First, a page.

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September 03, 2004

Comments

Nice post. And don't forget that Bush said he'd make the tax cuts permanent, and that his proposal for Social Security reform is projected to involve something like a trillion dollars in transition costs. Where is the money going to come from? For some strange reason, he didn't say.

oops,

I cover a bit of this in my post too...sorry about that.

John "Pull Out and Pray" Kerry?

I thought Kerry was proposing having MORE troops on the ground. Do you have new information or are you just winging it?

In the future, the government will be funded by compassion.

Carsick:

Kerry and Rubin also are detailing a new Iraq policy to "significantly" reduce the number of U.S. troops in Iraq during the first six months of a Kerry administration. In an NPR interview Friday, Kerry said: "I believe that within a year from now, we could significantly reduce American forces in Iraq, and that's my plan." His comments took several aides by surprise. Until the interview, Kerry's stated policy was to significantly reduce troops by the end of his first term.

(http://www.washingtonpost.com/wp-dyn/articles/A48708-2004Aug7.html)

Kerry dropped his proposal to increase the number of troops on the ground some time ago.

This is not a conservative agenda. This is not even the agenda of a serious man. This is the agenda of a man in love with big government.

No, von, a man in love with big government would propose all these plans and cheerfully admit to the need to raise taxes (on someone) to implement them.

This is the agenda of a narcissist, a man in love with himself and in love with being president, who will say anything to keep his job.

Or were you just referring to his stance on sex-ed?

Posted above before I saw your post.
Your "pull out and pray" comment does imply a whole lot more than, ""I believe that within a year from now, we could significantly reduce American forces in Iraq, and that's my plan."
Particularly since he says "I believe..." and "we could...".

I nearly lost it when he said he would close all these special interest loopholes in the tax code.

As if.

von,

I hadn't heard that -- that's a little discouraging. However, the article you cite says this as well:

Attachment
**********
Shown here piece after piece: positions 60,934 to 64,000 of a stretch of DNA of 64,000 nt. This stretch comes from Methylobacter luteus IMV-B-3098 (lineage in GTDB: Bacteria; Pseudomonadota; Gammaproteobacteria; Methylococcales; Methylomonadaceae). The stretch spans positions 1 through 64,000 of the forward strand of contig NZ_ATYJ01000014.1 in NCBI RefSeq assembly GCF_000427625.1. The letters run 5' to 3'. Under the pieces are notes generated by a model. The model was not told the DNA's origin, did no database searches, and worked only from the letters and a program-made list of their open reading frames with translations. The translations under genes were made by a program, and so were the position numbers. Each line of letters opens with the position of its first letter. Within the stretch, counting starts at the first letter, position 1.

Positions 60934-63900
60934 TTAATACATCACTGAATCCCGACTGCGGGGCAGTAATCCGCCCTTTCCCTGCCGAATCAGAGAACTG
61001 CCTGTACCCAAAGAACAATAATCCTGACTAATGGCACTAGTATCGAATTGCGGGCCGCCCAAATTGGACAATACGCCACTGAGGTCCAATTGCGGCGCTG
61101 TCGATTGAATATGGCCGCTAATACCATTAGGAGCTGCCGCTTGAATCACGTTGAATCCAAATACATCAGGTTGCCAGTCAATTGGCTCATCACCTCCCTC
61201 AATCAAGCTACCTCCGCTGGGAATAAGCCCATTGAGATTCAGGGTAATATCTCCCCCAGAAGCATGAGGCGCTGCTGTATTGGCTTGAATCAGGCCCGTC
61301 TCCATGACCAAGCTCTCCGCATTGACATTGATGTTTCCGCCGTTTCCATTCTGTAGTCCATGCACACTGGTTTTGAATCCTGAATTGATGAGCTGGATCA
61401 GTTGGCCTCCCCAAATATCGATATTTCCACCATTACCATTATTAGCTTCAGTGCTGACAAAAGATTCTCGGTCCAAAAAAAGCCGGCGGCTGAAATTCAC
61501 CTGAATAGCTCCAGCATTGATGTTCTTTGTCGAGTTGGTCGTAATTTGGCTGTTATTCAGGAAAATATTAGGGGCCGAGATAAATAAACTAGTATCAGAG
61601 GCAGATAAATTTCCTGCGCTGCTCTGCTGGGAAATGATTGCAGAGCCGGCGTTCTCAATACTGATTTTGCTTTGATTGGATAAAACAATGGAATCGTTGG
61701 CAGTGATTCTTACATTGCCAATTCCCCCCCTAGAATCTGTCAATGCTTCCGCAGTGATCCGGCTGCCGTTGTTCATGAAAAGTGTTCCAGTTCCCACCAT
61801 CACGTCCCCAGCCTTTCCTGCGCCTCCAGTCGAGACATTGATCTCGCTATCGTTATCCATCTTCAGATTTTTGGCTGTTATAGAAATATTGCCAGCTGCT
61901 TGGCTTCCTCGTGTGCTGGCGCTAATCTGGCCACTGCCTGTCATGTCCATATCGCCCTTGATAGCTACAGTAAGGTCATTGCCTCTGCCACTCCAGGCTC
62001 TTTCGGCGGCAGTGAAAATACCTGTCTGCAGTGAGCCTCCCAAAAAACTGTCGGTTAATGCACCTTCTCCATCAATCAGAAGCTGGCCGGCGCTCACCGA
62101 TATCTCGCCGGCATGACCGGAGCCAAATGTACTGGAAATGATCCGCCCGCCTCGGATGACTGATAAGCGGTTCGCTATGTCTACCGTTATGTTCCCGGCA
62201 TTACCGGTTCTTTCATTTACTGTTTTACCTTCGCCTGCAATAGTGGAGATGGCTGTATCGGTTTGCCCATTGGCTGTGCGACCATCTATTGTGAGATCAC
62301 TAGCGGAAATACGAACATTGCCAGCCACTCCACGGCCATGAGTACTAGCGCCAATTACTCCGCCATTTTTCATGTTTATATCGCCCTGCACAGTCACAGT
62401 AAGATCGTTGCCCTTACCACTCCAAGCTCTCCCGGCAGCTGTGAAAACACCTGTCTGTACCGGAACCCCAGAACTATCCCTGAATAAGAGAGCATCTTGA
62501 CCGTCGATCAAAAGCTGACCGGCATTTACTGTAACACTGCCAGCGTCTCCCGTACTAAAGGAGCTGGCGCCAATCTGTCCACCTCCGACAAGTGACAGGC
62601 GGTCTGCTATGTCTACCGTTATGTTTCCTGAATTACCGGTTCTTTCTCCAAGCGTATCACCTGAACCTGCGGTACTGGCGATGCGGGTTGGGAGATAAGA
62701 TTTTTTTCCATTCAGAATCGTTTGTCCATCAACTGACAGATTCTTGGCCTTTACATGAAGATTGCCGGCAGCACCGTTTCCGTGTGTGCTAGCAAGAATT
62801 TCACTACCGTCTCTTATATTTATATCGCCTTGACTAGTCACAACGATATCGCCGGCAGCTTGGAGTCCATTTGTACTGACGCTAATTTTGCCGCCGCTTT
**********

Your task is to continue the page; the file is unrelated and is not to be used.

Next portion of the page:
Rubin said Kerry could accomplish the new goal "because of the new credibility we would bring to the White House, because leaders would see cooperation with the United States as a plus rather than a minus. . . . We will be in a better position to get help in terms of troops and money."

This is not exactly "pull out and pray" -- Kerry is saying that he'll get other countries to pick up the slack. I'm skeptical whether he'll really be able to do that, but he doesn't say what he would do if those extra foreign troops don't materialize.

von,

Even as a Big-Government-Tax-And-Spend-Liberal-Bolshie-Statist, I was appalled at the level of the expenditures (including the tax cuts) mentioned by Bush. [All the more so at the chutzpah required to then criticize Kerry for suggesting "two trillion dollars in new expenditures".] I can only imagine how appalled you must be.

W/r/t John "pull out and pray" Kerry:

I reserve the right to take occasional, juvenile digs at public figures. This is one. I also understand that Kerry has outlined a secret plan to get other countries on board to replace the departing U.S. troops; I just don't think that one should make a voting decision based on such vague hopefulness.

"Having presumably learned from his mistakes..."

Whatever would make you assume that? This is a man who believes he's being advised directly by God and for him to admit mistakes would bring his whole house of cards down. Bush is not a man of reflection and to count on him learning from past mistakes is a mistake in itself.

"And I have no doubt that, having presumably learned from his mistakes, Bush will be more capable in Iraq than John 'Pull Out and Pray' Kerry."

Two big questions come to mind, here, von: First: isn't the "presumption" that George W. Bush, or anyone in his Administration will "learn from their mistakes" more a matter of wishful thinking, than a position based on actual experience and recent history? AFAICT, the entire record of the Bush 43 Adminstration, on both foreign and domestic issues, has been to push through (ideologically)pre-determined policies, utilize their legislative-majority unity to steamroller any and all opposition (viz. Homeland Security, tax cuts, etc.), and then adamantly stand by their positions regardless of effect.
And, when faced with unpleasant reality that goes against their pre-conceived ideal results (viz. job creation, nuclear nonproliferation, etc), either change the subject, denigrate their critics, or "cook the books". It's kind of hard to posit that GW Bush (or any of his gang) will "learn from their mistakes" on ANY policy, since the hallmark of this Adminstration seems to be an innate inability to EVER believe that ANY of their policies could be a "mistake" in the first place.